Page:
Here's another diversion along the Main Mount Whitney Trail. Yet again, it's one of those "I saw it on the map and I'll bag it when I'm up there" side trips that gets left behind after a Whitney summit (either due to its penultimate stature or the exhaustion of the hiker).
Keeler Needle stands at 14,260' (though no USGS benchmark exits, this height is based on an average of individual measurements and topo listings; the summit register lists 14,240' while GPS units have registered up to 14,300) just south of Mount Whitney's summit. Though technically not counted as one of the California 14ers, there is a summit register.
This is simple class 2/3 scrambling up about 500' from the trail (again following the "path of least resistance"), but the view and exposure can play havoc on those having trouble with vertigo. Keeler tops out on a large, detached block (you must step over a chockstone gap with 1000' drops on both left and right to reach the tip top. The view is incredible and well worth the extra 15-20 minute jaunt.
There are 1500'+ multipitch/multiday technical routes on the East Face [including The Harding Route (5.10c), Australopithecus (5.9) and Crimson Wall (5.12a3)] which I'm hoping to have up close experience to report on next season. Anyone wishing to add these routes in the meantime is welcome.
Same as for the Mount Whitney
main trail route if you are approaching from the west side.
For technical climbs, follow the Mt. Whitney Mountaineer's Route
up the North Fork of Lone Pine Creek for the approach, though you will veer south at blocks below Iceberg Lake. For dayhikes/climbs, no permits are necessary (though that would make for a long day). Overnight trips do require permits between April and October (10 general public per day/6 commercial, 6 reservable and 4 walk-ins). Ideal base camp is near Iceberg Lake with a .5 mile approach over moraine to the east base of Keeler.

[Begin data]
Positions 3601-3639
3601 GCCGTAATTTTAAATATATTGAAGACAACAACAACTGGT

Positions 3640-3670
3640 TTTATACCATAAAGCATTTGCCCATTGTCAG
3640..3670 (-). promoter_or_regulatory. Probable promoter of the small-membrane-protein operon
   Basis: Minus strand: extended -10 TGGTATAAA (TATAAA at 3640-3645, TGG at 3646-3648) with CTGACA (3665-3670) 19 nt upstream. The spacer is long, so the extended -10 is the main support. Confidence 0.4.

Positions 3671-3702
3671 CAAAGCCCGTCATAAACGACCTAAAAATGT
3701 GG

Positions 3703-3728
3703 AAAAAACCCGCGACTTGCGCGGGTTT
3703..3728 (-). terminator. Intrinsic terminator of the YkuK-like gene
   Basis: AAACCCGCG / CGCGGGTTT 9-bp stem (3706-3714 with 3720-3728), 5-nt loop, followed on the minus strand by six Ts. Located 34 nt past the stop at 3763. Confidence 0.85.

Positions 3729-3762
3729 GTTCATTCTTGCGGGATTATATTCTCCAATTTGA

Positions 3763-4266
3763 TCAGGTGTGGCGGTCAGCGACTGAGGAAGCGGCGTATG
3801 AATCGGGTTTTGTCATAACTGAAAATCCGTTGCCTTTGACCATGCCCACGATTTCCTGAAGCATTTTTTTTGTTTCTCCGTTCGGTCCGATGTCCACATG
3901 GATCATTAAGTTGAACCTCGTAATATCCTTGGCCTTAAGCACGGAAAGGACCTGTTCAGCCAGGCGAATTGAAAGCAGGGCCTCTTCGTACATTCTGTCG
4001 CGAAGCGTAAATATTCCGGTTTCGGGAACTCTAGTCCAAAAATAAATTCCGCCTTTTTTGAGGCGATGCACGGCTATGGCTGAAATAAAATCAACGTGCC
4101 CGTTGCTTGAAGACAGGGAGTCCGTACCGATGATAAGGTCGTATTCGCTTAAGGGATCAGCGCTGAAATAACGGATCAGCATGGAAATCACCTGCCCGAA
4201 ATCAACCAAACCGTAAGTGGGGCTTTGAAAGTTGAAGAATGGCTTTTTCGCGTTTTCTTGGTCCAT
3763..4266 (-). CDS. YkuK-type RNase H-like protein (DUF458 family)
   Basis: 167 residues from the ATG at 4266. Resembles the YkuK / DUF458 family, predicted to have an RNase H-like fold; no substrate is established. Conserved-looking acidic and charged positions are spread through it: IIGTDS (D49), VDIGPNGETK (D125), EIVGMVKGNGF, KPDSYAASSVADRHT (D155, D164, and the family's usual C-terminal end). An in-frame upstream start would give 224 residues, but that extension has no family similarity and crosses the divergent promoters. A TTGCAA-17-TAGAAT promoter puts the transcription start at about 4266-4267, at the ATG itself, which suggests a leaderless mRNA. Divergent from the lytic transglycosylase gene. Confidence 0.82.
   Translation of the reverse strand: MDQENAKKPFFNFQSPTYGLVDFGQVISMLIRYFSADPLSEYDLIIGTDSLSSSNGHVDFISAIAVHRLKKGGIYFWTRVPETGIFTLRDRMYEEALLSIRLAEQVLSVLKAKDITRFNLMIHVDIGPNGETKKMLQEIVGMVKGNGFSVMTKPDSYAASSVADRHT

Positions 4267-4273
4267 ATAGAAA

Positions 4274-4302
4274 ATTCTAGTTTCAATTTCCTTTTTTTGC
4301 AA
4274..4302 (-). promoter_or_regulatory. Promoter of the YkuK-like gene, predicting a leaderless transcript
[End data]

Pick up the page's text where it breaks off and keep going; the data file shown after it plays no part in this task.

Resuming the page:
Another dayhike option (limited to class 3/easy 4) is to follow the Whitney Mountaineer's Route, summit Whitney and tag Keeler while following the Main Whitney trail down to the trailhead in a 14.5 mile loop trip. (And you might as well climb Muir
while you're at it.) At this writing, you don't need an exit permit on the Main Whitney trail if you came up the Mountaineer's Route as a dayhike. Just tell the ranger (if you see one) that you came up the MR and are heading down the Main Trail, and you'll be fine---as long as you're not lugging a 5000ci/60 lb. pack....
Same permit restrictions as for the Mount Whitney
main trail route, or the Mountaineer's Route
As mentioned on the Whitney page and above, if you have applied for the Whitney lottery in February (and received permit reservations) then you have guaranteed access, though many dayhike and overnight permits become available during the season due to cancelations. It's best to show up at the ranger station in Lone Pine just before 11 am for same day permits.
For current permit availability go to the Inyo National Forest page here.
Camping is available at Trail Camp or Outpost Camp along the main trail if hiking. Upper Boy Scout Lake or Iceberg Lake if you're climbing.
Links and Current Info
The two main gathering places for Whitney area info are the Whitney Portal Store Message Board
(which has plenty of useful info when you either use the Search button, or sift through the many newbie posts) and The Whitney Zone
. NOTE: Do not post any messages on either board along the lines of "What's the weather going to be like on such-and-such a day, next month or next year." No one knows and it makes you look extremely green. (As Doug Thompson of the Portal Store says, "If you have to ask, you shouldn't be on the mountain.") You've been warned.
That being said, weather can be tricky and change dramatically, depending on the season, so use the following links (along with what people have posted on the above sites about current conditions):
The best forecast info for the area is Dennis Mattinson's Eastern Sierra Weather Center
, which originates from Independence.
You can also use NOAA
, but it originates out of Las Vegas, NV.
Named for Captain Julius Keeler. Elected to the State Assembly in 1883, Keeler had realized the potential of a railroad terminus and rail yards to handle the transport of the Owens Lake area's key industries of mining, milling, teaming, shipping, wood-cutting and charcoal burning. This was the hub of what become the town of Keeler.